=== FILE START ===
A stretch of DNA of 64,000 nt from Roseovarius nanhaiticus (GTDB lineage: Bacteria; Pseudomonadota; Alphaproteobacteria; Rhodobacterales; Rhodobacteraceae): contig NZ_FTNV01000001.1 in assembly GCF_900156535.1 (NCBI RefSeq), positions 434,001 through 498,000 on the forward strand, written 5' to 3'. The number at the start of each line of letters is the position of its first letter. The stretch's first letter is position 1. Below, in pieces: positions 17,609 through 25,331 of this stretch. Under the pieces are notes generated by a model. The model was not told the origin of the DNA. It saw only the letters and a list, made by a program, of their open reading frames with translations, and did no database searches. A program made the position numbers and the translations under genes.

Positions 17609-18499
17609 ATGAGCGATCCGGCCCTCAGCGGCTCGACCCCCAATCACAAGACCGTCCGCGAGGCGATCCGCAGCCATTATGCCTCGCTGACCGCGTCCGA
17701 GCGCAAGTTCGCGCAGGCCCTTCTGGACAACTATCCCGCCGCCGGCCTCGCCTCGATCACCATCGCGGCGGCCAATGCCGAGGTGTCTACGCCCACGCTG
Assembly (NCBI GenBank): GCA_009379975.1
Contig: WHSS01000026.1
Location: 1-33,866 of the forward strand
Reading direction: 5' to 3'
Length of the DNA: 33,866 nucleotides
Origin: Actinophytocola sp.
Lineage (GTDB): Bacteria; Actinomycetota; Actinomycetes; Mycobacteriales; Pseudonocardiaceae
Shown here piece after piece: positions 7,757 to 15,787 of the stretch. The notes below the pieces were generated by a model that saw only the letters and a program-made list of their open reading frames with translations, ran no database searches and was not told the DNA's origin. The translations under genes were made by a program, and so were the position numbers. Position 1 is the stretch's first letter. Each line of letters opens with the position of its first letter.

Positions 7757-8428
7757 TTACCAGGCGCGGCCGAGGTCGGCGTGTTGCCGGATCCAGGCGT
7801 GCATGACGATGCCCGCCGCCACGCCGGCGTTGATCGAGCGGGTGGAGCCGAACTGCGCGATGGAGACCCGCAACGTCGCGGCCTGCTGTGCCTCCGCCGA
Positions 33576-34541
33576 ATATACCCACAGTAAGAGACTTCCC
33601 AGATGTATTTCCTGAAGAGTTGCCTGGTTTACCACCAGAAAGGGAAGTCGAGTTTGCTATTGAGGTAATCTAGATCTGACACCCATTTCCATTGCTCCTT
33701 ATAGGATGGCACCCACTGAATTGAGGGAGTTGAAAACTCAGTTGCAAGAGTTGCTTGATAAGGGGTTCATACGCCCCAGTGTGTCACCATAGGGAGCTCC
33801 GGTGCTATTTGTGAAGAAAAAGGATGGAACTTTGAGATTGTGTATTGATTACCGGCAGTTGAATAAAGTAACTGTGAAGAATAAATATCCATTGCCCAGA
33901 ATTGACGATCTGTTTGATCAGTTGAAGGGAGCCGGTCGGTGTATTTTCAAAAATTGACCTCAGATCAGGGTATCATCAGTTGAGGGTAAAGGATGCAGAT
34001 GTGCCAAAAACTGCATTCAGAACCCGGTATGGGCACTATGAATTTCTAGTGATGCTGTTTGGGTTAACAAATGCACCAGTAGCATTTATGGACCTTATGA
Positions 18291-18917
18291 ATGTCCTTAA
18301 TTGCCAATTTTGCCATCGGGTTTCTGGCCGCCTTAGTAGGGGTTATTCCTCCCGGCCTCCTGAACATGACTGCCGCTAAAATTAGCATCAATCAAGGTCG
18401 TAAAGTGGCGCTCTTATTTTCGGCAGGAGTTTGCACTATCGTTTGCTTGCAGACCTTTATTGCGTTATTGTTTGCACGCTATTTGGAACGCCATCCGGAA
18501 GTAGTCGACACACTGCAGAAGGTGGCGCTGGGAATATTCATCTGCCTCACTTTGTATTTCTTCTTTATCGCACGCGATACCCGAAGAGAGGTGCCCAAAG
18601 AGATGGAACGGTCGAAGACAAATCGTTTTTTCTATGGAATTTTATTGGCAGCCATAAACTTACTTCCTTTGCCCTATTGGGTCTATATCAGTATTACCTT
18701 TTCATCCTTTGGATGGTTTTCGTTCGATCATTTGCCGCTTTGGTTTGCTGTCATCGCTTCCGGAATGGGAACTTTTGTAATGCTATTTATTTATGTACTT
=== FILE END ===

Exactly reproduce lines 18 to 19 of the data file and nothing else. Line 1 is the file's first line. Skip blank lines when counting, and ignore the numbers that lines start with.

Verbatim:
33601 AGATGTATTTCCTGAAGAGTTGCCTGGTTTACCACCAGAAAGGGAAGTCGAGTTTGCTATTGAGGTAATCTAGATCTGACACCCATTTCCATTGCTCCTT
33701 ATAGGATGGCACCCACTGAATTGAGGGAGTTGAAAACTCAGTTGCAAGAGTTGCTTGATAAGGGGTTCATACGCCCCAGTGTGTCACCATAGGGAGCTCC